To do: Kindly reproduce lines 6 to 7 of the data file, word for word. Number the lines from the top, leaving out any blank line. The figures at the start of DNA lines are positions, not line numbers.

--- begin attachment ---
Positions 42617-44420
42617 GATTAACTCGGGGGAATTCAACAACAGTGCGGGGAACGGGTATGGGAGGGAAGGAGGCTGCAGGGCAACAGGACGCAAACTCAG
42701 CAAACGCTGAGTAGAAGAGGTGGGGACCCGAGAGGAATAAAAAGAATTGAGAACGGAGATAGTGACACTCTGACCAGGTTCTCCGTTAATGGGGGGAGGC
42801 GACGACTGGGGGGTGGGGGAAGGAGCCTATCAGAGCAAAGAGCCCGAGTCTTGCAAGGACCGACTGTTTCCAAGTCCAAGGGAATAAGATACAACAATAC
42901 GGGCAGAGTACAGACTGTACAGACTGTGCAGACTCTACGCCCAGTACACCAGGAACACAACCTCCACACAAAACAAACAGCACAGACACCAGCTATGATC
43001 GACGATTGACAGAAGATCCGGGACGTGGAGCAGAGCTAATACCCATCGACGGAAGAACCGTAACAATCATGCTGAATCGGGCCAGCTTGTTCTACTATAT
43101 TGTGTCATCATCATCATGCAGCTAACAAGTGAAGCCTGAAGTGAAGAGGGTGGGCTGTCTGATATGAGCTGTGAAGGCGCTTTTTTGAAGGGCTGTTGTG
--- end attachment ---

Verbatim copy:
43001 GACGATTGACAGAAGATCCGGGACGTGGAGCAGAGCTAATACCCATCGACGGAAGAACCGTAACAATCATGCTGAATCGGGCCAGCTTGTTCTACTATAT
43101 TGTGTCATCATCATCATGCAGCTAACAAGTGAAGCCTGAAGTGAAGAGGGTGGGCTGTCTGATATGAGCTGTGAAGGCGCTTTTTTGAAGGGCTGTTGTG